Therefore, the biggest challenge for the therapist is to identify initial shifts toward improvement in client behavior. By missing slight in-vivo improvements or mislabeling them as problem behavior, the therapist may be responsible for stalling therapeutic change. In our example, a distracted therapist may react aloofly to an appropriate approach behavior by the client. The therapist may thus miss the opportunity to reinforce the client's first move toward relating in more productive ways to him or her. A complementary error may be committed. The therapist who does not identify the client's languishing approach behavior as related to her daily life problem may unwittingly reinforce it.

For thorough explanations of how to identify and classify in-session client behavior as being clinically relevant, the reader should consult Kohlenberg and Tsai (1991) and Kanter et al. (2008). For the purposes of the present article, however, it is sufficient to distinguish two kinds of Clinically Relevant Behavior (CRB): in-vivo occurrences of client behavior that is part of the client's problem and in-vivo improvements. As the examples of possible therapist errors given above make clear, it is crucial to immediately identify both types of CRB in order to make contingent responding possible. And the task of improving the therapist's focus on CRBs makes supervision of FAP therapists different in some fundamental ways. We could say that Rose's (1977) definition of supervision as assisting professionals in improving their therapeutic skills and helping them resolve problems they may be experiencing with their clients still applies. But the concepts of problems with clients and therapeutic skills take on new meanings.

In traditional cognitive behavior therapy, problems with clients are most often seen as a hindrance to treatment progress. They are to be avoided or otherwise dealt with quickly so they do not take away time from work on daily life issues. For this purpose, the therapist needs to learn to get problems out of the way as smoothly as possible. On special occasions, problems with clients are focused on differently, namely as special therapeutic opportunities. This is more likely to happen when working with personality disorders (e.g. Beck, Freeman, Davis & Associates 1990) or when a rupture of the alliance occurs (e.g. Safran & Muran, 2000). In FAP, however, work on problems between client and therapist is at all times the very fabric of the treatment process. It is therefore a fundamental rule of FAP to seek out, and when useful, intentionally evoke problems in the relationship that may be worked through for the client's benefit. In our example above, the therapist did not maintain a safe emotional distance from the client in order to keep her difficulties in dealing with romantically inaccessible persons from threatening the collaborative relationship. Instead, the therapist made the relationship closer, expressing positive feelings towards the client and thus evoking the client's difficulties.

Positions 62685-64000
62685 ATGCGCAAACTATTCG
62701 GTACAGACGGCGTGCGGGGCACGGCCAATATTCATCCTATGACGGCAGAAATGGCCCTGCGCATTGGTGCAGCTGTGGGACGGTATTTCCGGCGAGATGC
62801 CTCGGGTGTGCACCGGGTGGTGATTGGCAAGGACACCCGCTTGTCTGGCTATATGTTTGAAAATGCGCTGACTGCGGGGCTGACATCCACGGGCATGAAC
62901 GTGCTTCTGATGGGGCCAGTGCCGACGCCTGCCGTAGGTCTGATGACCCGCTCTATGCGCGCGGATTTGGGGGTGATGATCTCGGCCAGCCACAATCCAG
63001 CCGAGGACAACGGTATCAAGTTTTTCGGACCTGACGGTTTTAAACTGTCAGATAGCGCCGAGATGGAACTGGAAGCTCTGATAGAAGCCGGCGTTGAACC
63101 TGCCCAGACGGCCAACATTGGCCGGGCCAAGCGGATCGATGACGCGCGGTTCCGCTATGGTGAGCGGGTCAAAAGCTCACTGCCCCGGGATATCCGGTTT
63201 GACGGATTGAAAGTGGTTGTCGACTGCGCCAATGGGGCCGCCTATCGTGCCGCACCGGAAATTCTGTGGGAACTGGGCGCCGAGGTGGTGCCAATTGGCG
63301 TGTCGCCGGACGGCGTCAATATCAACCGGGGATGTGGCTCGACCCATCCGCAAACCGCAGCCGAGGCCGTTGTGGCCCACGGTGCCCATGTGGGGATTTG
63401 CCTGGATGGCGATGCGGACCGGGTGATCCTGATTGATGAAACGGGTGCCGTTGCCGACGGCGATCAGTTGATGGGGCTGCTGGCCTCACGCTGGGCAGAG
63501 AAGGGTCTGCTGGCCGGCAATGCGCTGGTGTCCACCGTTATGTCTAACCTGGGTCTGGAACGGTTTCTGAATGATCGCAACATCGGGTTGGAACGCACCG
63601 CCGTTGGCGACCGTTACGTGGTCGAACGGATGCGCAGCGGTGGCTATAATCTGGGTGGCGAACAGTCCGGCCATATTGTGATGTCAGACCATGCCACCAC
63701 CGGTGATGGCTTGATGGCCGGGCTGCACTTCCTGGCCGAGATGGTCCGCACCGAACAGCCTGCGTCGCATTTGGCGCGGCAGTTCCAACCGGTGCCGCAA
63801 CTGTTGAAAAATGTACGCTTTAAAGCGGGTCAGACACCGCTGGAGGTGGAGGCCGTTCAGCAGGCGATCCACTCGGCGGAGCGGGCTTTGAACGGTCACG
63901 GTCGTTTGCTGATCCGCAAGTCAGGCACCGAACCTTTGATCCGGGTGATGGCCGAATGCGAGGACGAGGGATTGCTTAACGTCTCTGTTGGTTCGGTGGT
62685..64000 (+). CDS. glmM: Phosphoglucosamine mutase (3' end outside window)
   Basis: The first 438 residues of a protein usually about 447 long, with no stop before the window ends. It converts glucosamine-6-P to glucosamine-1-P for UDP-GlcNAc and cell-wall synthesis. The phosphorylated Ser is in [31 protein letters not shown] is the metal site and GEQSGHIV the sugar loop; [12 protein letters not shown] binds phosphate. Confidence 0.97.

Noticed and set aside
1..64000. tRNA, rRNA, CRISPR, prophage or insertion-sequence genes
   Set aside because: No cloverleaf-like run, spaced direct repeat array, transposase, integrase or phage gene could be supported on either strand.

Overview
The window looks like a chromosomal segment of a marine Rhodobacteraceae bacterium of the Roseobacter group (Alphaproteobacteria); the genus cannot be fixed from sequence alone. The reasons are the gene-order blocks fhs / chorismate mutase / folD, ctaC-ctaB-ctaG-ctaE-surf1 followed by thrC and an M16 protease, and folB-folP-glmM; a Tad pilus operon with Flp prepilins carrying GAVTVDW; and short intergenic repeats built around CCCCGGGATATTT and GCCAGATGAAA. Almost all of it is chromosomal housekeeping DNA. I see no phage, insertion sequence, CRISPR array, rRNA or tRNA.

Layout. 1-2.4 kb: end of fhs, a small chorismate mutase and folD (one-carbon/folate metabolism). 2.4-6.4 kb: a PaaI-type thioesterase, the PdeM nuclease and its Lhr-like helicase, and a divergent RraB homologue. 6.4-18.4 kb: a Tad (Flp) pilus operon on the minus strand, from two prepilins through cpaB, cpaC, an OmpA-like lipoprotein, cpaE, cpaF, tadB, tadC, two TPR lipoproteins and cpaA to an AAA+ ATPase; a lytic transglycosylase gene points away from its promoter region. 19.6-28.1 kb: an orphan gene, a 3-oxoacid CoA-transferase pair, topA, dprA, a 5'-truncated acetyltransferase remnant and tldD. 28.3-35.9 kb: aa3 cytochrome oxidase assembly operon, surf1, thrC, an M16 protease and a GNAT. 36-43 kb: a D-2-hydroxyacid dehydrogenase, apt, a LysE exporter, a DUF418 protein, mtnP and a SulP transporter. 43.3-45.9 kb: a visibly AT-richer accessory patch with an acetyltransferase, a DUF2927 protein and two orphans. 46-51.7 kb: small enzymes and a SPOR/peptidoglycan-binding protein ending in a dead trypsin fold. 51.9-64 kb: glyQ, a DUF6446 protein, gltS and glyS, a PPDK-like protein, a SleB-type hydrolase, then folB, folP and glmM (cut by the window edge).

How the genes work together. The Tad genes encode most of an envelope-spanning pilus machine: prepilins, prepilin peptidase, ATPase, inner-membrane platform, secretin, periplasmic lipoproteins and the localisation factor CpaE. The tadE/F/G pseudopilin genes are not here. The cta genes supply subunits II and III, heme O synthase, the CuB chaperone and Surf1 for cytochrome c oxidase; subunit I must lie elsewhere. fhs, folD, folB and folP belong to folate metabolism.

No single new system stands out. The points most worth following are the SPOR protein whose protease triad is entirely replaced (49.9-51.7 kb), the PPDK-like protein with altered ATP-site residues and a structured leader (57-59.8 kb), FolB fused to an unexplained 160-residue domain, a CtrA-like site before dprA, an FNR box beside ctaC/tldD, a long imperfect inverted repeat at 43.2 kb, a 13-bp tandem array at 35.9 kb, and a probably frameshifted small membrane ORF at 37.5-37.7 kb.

The concept of therapeutic skill is also approached differently in FAP. Like the mainstream behavior therapist, the FAP therapist still needs conceptual skills to define classes of responses involved in the client's problems and to specify target behaviors and related contingencies. But when it comes to the treatment process, other skills are involved. As may be surmised from the example above, the therapist needs to respond continuously to the effects client problems and target behaviors have on him or her as a person. These skills include being watchful for, expressing and evoking emotions (V. Follette & Batten, 2000), dealing with emotions, interpersonal closeness and conflict, bi-directional communication (giving and receiving feedback), and discriminating and expressing what the therapist needs from the client in the relationship (Callaghan, 2006,a). Although intended for in-session CRB work, all of these skills are also related to core interpersonal abilities. Improving those skills may change the therapist's interpersonal style in fundamental ways.